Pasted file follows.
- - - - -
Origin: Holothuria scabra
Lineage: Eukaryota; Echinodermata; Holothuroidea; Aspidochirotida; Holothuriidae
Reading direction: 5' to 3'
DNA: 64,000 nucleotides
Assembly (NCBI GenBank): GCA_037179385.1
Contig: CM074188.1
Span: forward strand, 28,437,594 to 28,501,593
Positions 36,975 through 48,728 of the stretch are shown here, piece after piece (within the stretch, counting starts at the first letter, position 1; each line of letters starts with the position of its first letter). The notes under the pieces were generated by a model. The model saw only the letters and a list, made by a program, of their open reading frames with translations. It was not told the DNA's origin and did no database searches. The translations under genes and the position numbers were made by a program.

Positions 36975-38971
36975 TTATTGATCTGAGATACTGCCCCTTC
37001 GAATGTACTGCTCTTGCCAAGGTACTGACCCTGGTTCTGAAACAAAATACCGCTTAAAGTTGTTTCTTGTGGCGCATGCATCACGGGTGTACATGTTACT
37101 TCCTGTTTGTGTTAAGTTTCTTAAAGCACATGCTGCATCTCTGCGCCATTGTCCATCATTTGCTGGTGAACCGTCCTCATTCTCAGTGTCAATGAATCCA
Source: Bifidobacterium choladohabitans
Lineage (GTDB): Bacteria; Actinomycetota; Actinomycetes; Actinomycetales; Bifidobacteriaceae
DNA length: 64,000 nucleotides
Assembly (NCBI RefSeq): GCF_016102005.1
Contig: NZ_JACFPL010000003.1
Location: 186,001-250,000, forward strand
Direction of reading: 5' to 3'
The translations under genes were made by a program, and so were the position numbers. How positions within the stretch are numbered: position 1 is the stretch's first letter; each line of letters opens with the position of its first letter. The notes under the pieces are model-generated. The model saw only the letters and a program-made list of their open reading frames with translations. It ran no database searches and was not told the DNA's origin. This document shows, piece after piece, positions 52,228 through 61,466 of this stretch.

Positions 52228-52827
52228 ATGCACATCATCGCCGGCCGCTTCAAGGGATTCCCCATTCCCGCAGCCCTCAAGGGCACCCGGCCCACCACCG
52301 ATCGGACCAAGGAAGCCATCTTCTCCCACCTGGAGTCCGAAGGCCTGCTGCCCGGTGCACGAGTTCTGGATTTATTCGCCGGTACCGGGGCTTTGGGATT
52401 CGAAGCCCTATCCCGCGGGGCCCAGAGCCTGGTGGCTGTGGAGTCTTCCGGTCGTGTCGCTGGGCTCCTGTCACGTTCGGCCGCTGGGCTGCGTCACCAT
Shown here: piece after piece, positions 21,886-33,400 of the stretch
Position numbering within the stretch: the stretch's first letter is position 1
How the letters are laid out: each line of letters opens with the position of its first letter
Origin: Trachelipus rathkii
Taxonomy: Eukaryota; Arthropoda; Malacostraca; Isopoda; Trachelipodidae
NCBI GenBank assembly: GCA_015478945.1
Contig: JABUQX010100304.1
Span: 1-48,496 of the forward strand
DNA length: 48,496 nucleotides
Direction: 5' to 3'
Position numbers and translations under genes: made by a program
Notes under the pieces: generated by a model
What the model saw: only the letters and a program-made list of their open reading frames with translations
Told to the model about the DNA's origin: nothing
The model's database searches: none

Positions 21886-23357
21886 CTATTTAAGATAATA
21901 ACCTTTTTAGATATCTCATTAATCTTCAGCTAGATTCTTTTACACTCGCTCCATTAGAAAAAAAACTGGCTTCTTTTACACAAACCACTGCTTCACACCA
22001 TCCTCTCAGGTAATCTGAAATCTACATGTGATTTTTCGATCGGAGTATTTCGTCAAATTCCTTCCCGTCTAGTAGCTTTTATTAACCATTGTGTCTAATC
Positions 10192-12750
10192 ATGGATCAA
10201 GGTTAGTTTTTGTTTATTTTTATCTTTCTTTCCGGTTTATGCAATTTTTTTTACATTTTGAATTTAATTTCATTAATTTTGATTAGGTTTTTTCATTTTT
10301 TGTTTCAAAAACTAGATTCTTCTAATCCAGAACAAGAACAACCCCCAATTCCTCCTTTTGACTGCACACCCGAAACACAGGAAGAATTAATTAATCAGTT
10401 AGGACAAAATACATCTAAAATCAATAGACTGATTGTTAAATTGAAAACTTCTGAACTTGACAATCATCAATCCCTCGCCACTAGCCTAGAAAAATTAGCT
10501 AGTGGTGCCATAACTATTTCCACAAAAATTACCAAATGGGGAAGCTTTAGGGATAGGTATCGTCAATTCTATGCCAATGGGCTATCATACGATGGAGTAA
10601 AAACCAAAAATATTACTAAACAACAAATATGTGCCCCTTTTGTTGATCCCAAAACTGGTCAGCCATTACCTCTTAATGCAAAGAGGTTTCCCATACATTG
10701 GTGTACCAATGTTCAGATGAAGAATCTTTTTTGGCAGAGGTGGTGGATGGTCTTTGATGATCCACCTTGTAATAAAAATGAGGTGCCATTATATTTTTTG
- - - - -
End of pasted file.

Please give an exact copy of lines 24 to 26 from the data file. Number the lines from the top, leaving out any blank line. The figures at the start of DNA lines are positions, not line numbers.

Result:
52401 CGAAGCCCTATCCCGCGGGGCCCAGAGCCTGGTGGCTGTGGAGTCTTCCGGTCGTGTCGCTGGGCTCCTGTCACGTTCGGCCGCTGGGCTGCGTCACCAT
Shown here: piece after piece, positions 21,886-33,400 of the stretch
Position numbering within the stretch: the stretch's first letter is position 1